Seriously, embrace this and don’t worry about it. All your experiences you have abroad, working or not, will influence you in seeking your next position in ways you can’t imagine now.

    4. Marny*

      I had this issue recently where we lived out of the country for a year and got a job way outside my field (think career as a lawyer but a job as a barista). I don’t include that job on my resume, but I mention the “sabbatical/gap” in my cover letter and it’s made for some really great conversations in interviews about changing my perspective, learning a new language, etc. My husband couldn’t work during that time due to the slowness of getting a visa, and he explains the gap in his resume by mentioning the visa issue and talking about spending that time taking language classes, traveling, etc. I haven’t found it to be a problem for either of us.

    5. Some Lady*

      You could consider separating your experience section into “Relevant Experience” and “Additional Experience” – that way you can lead with what will be, you know, relevant to the jobs you’re seeking when you’re back, but still have your time accounted for in the whole resume. I do this sometimes (because I work in a few related areas of a field, so depending on context, different things are more important), and I’ll have fleshed out bullet points under the Relevant Experience session and either just the title/place/dates for Additional Experience or a single line rather than bullet points.

  11. Green great dragon*

    #1 That’s an incredibly impressive display of professionalism. Wish you could give lessons to many of the people featuring in letters on this site.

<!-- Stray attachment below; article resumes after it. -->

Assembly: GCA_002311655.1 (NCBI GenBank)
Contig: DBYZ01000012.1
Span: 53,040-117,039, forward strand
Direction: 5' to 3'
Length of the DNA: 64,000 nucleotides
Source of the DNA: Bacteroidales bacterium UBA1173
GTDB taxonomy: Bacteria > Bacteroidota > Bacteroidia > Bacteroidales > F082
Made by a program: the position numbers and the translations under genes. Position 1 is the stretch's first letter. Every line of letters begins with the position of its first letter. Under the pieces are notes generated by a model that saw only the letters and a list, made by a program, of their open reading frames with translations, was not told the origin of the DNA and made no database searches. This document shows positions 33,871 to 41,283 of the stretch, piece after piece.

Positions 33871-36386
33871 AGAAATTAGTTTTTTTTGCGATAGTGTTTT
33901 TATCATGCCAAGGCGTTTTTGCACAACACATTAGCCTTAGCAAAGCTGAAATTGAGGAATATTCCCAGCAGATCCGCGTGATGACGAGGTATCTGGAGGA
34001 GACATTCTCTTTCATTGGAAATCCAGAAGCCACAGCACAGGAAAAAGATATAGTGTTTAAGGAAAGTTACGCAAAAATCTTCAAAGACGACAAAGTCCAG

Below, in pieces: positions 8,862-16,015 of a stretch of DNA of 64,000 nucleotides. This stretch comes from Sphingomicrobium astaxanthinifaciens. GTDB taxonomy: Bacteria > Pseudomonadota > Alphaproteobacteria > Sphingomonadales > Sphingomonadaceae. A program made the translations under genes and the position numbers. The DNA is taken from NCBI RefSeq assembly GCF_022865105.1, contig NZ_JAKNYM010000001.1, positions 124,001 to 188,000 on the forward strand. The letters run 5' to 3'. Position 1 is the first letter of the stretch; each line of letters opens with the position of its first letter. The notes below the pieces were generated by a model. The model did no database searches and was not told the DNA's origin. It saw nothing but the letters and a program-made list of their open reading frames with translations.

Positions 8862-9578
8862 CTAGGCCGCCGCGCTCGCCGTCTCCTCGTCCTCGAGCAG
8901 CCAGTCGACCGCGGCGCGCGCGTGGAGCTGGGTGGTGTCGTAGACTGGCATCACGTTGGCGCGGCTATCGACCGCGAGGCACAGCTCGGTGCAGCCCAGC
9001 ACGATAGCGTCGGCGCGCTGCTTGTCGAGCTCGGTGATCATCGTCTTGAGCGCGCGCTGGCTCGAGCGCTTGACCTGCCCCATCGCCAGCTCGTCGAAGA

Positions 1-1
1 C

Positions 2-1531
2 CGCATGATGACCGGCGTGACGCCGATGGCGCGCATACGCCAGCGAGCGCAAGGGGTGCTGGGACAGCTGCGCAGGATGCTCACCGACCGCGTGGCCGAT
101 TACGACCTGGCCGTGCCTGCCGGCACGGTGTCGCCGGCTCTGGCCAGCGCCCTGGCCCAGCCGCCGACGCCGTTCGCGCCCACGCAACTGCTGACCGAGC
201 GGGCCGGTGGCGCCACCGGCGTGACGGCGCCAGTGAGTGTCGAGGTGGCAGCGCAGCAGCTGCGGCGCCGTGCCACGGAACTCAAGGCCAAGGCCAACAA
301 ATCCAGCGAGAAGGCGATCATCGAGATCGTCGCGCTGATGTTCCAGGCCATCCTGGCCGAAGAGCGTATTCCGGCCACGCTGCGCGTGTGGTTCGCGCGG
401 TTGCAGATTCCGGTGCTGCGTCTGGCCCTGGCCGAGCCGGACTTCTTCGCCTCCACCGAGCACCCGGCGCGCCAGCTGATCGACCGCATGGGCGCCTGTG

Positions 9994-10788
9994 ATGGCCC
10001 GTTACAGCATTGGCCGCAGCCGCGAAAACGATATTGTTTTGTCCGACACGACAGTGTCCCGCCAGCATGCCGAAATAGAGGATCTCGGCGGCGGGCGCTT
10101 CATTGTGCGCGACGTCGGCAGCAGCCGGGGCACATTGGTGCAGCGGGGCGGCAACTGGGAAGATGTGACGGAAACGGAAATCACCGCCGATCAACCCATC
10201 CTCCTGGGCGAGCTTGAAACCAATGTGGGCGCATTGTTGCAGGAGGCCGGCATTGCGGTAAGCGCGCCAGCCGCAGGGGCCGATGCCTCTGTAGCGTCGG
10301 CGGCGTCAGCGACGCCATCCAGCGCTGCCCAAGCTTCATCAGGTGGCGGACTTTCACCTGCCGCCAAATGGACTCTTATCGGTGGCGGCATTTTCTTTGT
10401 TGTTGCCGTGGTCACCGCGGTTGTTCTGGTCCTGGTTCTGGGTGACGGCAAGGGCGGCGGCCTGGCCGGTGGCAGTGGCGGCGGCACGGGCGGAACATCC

12. Rayray*

    #4 reminds me of a post I saw on LinkedIn one time. It said something along the lines of “You know the hiring process is messed up when formerly salaried professionals are asking me if they should include their part-time grocery store job they needed to get by on their resume, or leave it off entirely”

    I personally think we should be able to talk about the jobs we had that weren’t necessarily related to the one we are applying to. Transferable skills are important, there’s a lot to learn at any job. On the flip side, candidates shouldn’t be judged so harshly for gaps. Employment gaps could happen for any reason, and it can be very personal.

    I definitely think it should be included and you can take that chance to list achievements and transferable skills.

    1. The Original K.*

      I have a friend who is a PR VP but worked retail for a year during the 2008-2010 recession, and he did include that job on his resume. He found that the job was a conversation starter in interviews, that he could talk about how the skills he used at that job applied to the ones he was applying for, and interviewers all knew there was a recession going on and understood the need for a survival job.

    2. OP - #4 Part-Time*

      Such a good thought. Transferable skills are always key and this helps me think of it from a skills point of view. Thanks!

      1. DANGER: Gumption Ahead*